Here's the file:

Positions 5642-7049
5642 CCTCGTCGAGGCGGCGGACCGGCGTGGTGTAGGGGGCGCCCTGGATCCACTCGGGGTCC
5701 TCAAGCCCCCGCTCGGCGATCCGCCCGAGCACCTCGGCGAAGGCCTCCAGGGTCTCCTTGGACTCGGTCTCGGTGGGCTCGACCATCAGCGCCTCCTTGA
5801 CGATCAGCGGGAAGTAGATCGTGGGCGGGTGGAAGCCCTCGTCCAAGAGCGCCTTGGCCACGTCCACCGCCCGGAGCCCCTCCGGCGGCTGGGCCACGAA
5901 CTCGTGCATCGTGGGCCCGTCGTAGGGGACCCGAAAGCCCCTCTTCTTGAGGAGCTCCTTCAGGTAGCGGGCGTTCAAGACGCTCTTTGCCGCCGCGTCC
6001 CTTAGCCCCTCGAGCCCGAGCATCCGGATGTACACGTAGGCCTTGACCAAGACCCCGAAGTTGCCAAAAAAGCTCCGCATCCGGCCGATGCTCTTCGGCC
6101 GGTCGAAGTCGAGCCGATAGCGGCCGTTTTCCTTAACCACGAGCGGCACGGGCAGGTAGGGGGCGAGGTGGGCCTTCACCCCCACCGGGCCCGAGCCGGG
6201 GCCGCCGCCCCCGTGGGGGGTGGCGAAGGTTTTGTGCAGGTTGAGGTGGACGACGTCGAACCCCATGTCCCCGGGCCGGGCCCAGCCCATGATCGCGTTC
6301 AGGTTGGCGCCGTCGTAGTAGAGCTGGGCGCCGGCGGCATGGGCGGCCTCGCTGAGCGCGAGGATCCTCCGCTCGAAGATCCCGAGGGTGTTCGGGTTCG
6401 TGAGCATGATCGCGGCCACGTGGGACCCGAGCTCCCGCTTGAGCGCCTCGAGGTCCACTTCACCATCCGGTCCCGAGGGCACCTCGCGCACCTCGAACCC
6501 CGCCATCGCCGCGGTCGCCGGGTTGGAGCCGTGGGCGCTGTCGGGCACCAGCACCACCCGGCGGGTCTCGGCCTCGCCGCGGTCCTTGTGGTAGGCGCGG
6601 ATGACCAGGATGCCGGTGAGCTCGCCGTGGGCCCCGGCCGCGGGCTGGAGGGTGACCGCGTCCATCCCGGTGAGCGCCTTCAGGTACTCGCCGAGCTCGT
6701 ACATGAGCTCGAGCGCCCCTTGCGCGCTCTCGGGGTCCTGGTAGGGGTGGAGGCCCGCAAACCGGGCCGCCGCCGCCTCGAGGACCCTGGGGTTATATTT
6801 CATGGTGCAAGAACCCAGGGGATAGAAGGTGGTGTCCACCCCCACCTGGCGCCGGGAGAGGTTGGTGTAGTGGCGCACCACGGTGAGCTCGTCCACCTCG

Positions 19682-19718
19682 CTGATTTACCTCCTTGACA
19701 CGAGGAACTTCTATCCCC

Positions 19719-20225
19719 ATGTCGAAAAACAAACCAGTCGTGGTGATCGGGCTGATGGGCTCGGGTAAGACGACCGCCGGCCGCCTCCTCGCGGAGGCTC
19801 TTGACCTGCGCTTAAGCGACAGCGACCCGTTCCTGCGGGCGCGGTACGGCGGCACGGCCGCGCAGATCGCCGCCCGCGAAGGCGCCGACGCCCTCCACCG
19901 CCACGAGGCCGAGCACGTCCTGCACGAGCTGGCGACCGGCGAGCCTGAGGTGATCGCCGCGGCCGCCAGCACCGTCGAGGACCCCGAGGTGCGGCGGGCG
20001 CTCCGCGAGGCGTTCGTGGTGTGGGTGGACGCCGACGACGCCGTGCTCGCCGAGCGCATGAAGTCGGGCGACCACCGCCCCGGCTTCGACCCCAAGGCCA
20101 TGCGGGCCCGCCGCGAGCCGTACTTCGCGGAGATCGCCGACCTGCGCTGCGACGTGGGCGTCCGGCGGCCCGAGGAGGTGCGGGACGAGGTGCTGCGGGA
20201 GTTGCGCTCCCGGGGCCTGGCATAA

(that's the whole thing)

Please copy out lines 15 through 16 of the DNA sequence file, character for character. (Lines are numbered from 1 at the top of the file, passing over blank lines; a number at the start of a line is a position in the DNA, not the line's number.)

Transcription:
Positions 19682-19718
19682 CTGATTTACCTCCTTGACA